I’m sure I’m not alone when I talk about experiencing uncomfortable and unwanted thoughts buzzing around and around inside of your head. You know the ones. Those unhelpful thoughts and worries, the memories of the past, or the doom and gloom forward projections you conjure up in your mind.
They’re exhausting right? And they often lead us into a downward spiral of feeling pretty shitty about life (and ourselves).
Maybe you’re thinking that you’ll never get have another relationship, maybe you’re thinking that your friends are all talking about your back, or perhaps you’re thinking that you’re not good enough no matter how many people tell you you’re amazing at what you do.
When something happens to you in life that is unpleasant or causes you distress, you are genetically wired to create distance from it. Of course, this approach is alot harder if it’s connected with the thoughts happening inside of your head. You can’t exactly remove your head….
So many of us enter a fruitless battle with our internal experiences, desperately trying to push down and fight away painful feelings and unhelpful thoughts. Some of us use food as a means to escape our internal battles, some of us use alcohol and a few glasses of wine each evening to help numb and block them out, or perhaps the use of other drugs…. We may also avoid ‘alone time’ for fear of being left alone with nothing but the thoughts inside of our heads.
What it all comes down to is this – that we don’t want to sit in the yuckiness of our uncomfortable thoughts. It doesn’t feel great. We want them gone. Puff. Magically disappeared.
But we’re also wise enough to know that’s not an option. Sorry.
Are you familiar with the expression, “what we resist, persists”? Every time you try block out those unwanted and uncomfortable thoughts you’re actually fuelling the very fire you want to put out.
You’re also harming your health if your strategies are to numb your way out of them with food, alcohol, or drugs. So consider for a moment another approach which is grounded in human behavioural psychology. And this is to learn to learn to step back and let those thoughts be there without getting all caught up in them or overwhelmed by them. Easier said than done tight?
But here’s the thing, the more open you can be and give them space to be there, the easier it is for those thoughts and feelings to come and go without draining you or holding you back.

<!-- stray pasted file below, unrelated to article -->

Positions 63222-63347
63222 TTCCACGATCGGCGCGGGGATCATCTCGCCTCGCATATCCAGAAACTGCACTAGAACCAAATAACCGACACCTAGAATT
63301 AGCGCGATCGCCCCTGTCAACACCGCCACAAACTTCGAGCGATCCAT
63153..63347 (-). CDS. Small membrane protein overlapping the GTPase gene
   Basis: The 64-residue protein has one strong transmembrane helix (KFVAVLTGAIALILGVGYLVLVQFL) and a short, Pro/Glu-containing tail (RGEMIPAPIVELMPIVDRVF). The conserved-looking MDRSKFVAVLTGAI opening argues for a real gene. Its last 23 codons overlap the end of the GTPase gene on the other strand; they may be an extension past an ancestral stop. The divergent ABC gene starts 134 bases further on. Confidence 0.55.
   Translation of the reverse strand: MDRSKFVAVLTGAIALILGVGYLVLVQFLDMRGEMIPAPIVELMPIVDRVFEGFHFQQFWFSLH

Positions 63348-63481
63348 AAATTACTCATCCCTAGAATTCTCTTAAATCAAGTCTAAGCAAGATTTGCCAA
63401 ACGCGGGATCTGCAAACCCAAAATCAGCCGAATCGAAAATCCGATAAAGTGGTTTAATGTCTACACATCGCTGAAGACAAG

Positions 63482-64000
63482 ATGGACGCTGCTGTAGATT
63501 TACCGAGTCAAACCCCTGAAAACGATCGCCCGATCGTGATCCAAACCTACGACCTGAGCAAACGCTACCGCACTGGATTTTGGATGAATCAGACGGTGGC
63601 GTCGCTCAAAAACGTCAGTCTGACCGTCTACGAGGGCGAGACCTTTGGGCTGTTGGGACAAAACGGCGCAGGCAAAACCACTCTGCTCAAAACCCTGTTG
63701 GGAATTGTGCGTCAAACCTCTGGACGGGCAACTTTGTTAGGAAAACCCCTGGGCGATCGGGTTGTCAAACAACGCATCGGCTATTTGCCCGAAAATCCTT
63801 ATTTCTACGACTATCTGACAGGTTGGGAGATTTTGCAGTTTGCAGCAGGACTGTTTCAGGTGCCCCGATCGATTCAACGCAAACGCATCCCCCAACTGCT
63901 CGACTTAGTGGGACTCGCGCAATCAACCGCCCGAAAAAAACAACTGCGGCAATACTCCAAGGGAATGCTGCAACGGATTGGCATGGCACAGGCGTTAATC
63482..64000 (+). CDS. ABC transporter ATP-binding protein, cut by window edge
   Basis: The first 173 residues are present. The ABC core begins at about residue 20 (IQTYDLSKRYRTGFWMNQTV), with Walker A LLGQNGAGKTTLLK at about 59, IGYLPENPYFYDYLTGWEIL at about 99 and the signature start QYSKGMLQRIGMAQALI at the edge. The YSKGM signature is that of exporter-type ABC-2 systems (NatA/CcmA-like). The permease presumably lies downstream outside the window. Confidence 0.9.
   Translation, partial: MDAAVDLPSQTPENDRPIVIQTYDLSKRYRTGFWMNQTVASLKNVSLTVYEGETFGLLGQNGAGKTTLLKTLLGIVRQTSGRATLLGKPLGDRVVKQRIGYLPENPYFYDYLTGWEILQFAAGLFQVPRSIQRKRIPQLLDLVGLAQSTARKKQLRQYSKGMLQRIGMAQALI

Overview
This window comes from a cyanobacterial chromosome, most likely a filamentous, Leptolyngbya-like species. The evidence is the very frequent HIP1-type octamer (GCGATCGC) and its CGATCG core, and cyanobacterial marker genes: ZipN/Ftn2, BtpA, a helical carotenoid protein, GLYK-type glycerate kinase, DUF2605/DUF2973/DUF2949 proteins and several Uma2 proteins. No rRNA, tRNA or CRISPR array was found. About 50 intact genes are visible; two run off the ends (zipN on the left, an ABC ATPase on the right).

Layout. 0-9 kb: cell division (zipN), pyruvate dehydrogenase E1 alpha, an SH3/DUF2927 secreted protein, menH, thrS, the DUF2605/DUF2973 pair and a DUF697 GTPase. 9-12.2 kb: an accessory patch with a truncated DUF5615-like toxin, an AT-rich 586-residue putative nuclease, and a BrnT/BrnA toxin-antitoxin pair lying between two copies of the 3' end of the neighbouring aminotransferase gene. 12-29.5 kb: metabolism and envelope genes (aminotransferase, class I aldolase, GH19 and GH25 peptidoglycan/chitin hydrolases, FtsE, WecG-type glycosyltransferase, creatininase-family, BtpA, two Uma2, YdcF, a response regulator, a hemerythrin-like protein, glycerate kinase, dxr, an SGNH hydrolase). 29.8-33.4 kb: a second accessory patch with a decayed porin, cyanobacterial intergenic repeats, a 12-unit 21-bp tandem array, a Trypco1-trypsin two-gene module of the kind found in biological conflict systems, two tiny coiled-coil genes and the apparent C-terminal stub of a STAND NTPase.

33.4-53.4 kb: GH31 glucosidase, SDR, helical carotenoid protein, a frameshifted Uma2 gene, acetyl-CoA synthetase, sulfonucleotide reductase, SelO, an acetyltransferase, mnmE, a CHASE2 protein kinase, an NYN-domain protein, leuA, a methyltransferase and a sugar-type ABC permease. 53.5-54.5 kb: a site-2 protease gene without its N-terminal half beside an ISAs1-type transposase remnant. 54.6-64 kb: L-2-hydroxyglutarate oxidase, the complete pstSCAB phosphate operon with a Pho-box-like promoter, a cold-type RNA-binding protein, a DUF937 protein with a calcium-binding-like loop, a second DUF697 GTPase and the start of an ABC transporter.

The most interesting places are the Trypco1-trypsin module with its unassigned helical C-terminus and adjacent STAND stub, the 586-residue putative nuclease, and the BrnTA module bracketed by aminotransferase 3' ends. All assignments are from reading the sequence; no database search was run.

Let’s not over-complicate this first step with fancy breathing exercises and mindfulness tools. This step is as simple as taking a slow deep breath and simply acknowledging the here and now. Just connect with the present moment. You may wish to close your eyes, and some find it helpful to say the words ‘I am fully present in this moment’.
It usually won’t take long for that negative thought to pop into your mind. When it does I’d like you to simply acknowledge it, and then challenge it. I use the questions below with clients to challenge their long standing negative thoughts which may have gone unchecked for years!
Is that thought true?
Can you absolutely know that?
How do you know it’s true?
How do you react when that thought comes up? What happens?
What happens when you believe your thoughts?
What would happen if you didn’t believe your thoughts?
At this stage your thoughts may already have lost some of their power. You may have experienced an ‘aha moment’ or gained some clarity about an aspect of your life. Now as we move onto step 3 we want to learn how to defuse those negative thoughts when they come up. A great way to do this is to welcome in that thought and then just let it drift out of your mind in the same way it drifted in.
You may like to say in your mind ‘Oh, there’s that thought of not being good enough again’. Remember, you have the choice of whether or not to engage with it, of whether or not to jump into that thought and fuel that thought with emotion.
Imagine your thoughts are like cars that drive past your house. They are just thoughts. You don’t have to like them or judge them, they can just be.
You can have a thought without becoming that thought.
Another great visualisation to unhook yourself from a thought, is to simply imagine a clear blue sky and see those thoughts like clouds which simply float in and away out of your mind.
Acceptance simply means making room for painful feelings and thoughts. Using the above steps you can learn to start being present in the ‘here and now’, challenge the truth behind the thought, and then defuse them by not getting caught up in them.
Just because you are making space for an uncomfortable thought though does not meant that it’s your truth or that you need to take any action towards it. You are simply giving up the struggle and not fighting against it. You’re recognising that those thoughts only have power when you give them power e.g. when you ‘hook’ in on them and indulge them.
What you’re doing is breaking the pattern.
There are many different techniques and tools that you can utilise to untangle yourself from the unwanted and uncomfortable thoughts inside of your head. It’s important to know that we can never just stop our minds from thinking, even meditation doesn’t stop thinking, it simply teaches you to not get attached to the thoughts. To let the thought come and go without picking it up. In other words, mind-fullness.
See if these steps above help you to make room and find peace with your negative thoughts and feelings. And as always if you need some extra support with how to manage that internal battle you can always get in touch directly.
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